When to leave the party

Apr 18 2016 Published by under Uncategorized

Whizbang wrote a series of wonderful posts about going to the Experimental Bio meetings. EB is actually a series of organizations including physiology, anatomy and....

One of her best posts (for me at least) is talking about why she is going to these meetings, despite having given up her lab. It is a beautiful tribute to the science that underlies medicine. I have taken her words to heart and will use them when I teach the first year med students, who by the end of the term are sufficiently jaded to question why they have to learn basic science.

I had another, very personal reaction to her post, as she spoke about leaving research. She's not as old as me (I think), and is certainly working hard at other important & valuable things that an MD can do. And, importantly, from her writing, she is enjoying what she does.

I've seen lots of models of how to age in this world in which we live. I know people, in their 80s still scientifically & intellectually active. I'm not talking about the big dogs, hogging R01s.  These are people writing up the last things they have to say. Not funded (so relax, my genX friends), but still thinking, still engaged. One of my early mentors, in a different field, in a different life, quit at about age 65. He left the Big City University, bought a house in a small town in the middle of Lake Michigan, and with his artist wife, lived another life, very happy life.

I've seen people who have stayed too long at the dance, the academic equivalent of drunk and ill and socially ugly. Lonely, but not knowing what else to do, until someone had to ask them to first give up their lab, then their teaching. Some of these people had early dementia, some who had other health issues, some were just tired, but didn't know what else to do.

Then, there was my friend Bob. Bob was a single dad, who had not been well treated by his -ex. He raised two great kids with whom I am still good friends). He rediscovered an old love, renewed the love, got married. But he had a job in one place and she in another. They were mid-50s, and didn't quite have enough money to retire. So they lived apart, saw each other as possible, launched their kids. Finally, after about 3,4 years, his love retired and moved to where Bob lived. They were happy. They had a new-to-them house. Just them. Bob was trying to figure out how to swing retirement, so they could do things and not be tied to the academic year. He gave up his lab, tied up his research loose ends. He was a great teacher, but told me he was teaching for the money, and wished he didn't have to. His teaching was great and he did the intro classes no one else really wanted to do. He had Plans, but they were a year or so off. And then he died. Suddenly. In a silly, stupid, horrible accident. He and his love had had dreams, but they were not to be.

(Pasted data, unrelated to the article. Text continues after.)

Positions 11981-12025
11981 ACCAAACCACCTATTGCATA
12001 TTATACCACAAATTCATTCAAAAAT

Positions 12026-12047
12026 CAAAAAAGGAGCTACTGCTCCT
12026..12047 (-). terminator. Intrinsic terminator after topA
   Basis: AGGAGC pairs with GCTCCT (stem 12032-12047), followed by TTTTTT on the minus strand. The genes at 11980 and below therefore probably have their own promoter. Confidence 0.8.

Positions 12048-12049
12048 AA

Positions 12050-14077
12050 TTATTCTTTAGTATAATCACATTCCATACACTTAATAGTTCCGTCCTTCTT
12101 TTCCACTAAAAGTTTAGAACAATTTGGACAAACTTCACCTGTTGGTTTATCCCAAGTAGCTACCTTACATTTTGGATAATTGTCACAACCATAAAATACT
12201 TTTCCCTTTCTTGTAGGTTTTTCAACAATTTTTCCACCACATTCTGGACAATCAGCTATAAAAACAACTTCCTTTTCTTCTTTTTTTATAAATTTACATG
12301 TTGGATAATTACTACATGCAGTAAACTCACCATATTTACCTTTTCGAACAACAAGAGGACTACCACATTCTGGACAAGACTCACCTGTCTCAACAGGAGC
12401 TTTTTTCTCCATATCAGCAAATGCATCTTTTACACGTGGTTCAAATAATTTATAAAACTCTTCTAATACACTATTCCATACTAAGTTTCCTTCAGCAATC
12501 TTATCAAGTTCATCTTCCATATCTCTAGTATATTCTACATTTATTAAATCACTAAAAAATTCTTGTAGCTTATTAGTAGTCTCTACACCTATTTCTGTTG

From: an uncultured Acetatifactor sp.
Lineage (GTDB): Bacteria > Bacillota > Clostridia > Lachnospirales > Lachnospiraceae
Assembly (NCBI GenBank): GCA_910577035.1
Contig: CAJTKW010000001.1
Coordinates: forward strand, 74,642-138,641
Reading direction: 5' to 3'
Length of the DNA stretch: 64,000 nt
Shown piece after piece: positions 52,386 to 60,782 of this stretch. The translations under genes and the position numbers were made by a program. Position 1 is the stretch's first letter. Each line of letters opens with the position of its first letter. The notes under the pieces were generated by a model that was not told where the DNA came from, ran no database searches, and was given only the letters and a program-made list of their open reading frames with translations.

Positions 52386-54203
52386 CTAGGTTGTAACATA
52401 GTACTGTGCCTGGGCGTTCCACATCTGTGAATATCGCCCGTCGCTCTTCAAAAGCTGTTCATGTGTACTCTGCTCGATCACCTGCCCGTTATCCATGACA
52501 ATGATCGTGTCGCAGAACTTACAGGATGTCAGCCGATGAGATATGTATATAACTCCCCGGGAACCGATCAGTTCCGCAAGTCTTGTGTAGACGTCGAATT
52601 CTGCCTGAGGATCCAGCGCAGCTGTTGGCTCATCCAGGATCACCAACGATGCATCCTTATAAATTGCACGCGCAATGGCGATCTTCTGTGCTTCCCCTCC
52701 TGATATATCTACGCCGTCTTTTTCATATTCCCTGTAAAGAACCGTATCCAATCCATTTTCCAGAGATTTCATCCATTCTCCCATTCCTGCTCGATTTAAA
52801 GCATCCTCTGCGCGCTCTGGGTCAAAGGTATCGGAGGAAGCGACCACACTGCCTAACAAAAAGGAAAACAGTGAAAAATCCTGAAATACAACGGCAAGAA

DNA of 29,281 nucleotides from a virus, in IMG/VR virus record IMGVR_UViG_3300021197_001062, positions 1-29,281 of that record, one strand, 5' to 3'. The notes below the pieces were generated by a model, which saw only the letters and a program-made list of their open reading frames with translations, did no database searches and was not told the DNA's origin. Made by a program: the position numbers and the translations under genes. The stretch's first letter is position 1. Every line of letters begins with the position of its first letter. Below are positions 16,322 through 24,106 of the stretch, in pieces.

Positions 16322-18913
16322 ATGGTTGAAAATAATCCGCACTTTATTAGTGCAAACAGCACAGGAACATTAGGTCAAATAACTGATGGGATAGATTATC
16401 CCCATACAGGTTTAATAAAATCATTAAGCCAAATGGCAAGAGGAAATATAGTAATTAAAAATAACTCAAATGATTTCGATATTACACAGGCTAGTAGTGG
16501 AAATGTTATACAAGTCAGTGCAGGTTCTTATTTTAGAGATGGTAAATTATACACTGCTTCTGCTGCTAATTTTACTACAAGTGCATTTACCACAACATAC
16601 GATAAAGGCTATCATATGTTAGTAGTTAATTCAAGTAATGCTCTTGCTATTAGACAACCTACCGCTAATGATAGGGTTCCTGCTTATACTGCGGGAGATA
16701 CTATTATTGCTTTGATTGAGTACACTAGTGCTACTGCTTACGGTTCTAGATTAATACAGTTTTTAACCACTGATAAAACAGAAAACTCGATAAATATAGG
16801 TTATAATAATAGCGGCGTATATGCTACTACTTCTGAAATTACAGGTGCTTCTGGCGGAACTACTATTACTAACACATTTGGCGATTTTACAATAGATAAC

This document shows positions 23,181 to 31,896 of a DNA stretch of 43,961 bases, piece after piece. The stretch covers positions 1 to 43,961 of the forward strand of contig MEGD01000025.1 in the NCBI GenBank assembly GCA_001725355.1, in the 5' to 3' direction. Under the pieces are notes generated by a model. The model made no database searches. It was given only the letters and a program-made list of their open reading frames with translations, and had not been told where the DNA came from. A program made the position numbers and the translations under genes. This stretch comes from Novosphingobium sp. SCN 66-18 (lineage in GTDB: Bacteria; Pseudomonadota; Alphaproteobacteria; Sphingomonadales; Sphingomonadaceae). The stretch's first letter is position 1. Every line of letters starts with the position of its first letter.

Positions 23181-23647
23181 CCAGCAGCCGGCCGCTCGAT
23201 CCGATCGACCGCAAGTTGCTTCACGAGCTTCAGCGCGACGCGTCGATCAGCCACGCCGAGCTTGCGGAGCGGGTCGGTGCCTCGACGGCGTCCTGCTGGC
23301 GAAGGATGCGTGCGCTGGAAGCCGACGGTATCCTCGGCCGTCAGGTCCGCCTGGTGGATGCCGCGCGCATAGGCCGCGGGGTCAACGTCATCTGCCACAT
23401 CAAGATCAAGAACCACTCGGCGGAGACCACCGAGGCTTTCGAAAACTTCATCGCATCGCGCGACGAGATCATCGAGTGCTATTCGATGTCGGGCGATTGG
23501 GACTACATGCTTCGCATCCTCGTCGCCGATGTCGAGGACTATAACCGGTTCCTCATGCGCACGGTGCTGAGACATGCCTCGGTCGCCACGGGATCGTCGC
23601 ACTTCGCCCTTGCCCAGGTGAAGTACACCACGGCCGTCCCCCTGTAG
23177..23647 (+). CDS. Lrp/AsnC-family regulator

I do not want to die in the saddle. I do not want to stay too long at the party. I do not want to have dreams and plans and die before I get them to them (although if I die, how will I know?). Yet, right now, I still have some science left in me. I still have lots of ideas. I have trainees who I think I am helping. But I also have an incredible partner. I see the models, but none seem to fit. Right now. Right now.







6 responses so far

  • whizbang says:

    It's great to have plans, but as we learned earlier this year, they may get aborted by illness or other unexpected events. You have to be ready to grab whatever happiness you can, when you can. You may not be able to retire, but could you actually use all your vacation?

    Also, no matter how much you love your job, someday you will need to retire. Come up with other ways to enjoy life! Hobbies, travel, even science blogging can fill that void and let the youngsters get the support they need for their labs.

    • Zuska says:

      Wholeheartedly concur.
      My dad, a coal miner, often said to me that no one can pay you enough to work through your vacation. And we could surely have used the money - some miners collected vacation pay and worked through vacation as well; some took their vacation but sat on the front porch drinking. We always went camping, somewhere different every year.
      My dad's plan for retirement was to buy an RV and he & mom would more or less be on a permanent camping tour of the US. But he died at age 57, heart attack from black lung.
      Plans are good - but living well now is good too. So glad my mom & dad at least had those yearly camping trips, even with all us kids along in the mix.

  • becca says:

    Well, if anyone wants to start an EB type of topic science retreat that occurs in a small town on Lake Michigan as a retirement project, count me in for attendees. Seems to me Gordon and Keystone meetings are nice and all, but comparatively deficient in Great Lakes. Just sayin.

    • potnia theron says:

      Unfortunately, the mentor who was there has gone to the great field site in the sky. Yet... we could work towards that. Its always good to have a goal.

  • Katie W. says:

    Beautiful post, PT. Plans are funny things.

  • chall says:

    love this. I've tried last couple of years to really work on the balance between "live in the now" and "plan for retirement"... since you never know... but also to enjoy the now.

    your notes on vacation is spot on! I've always taken my vacation (maybe a thing from country where vacation is longer than here in the US so i feel "short vacay") and don't like that some of my coworkers see it as a badge of honor to "save the vacay hours". I guess everyone is different?

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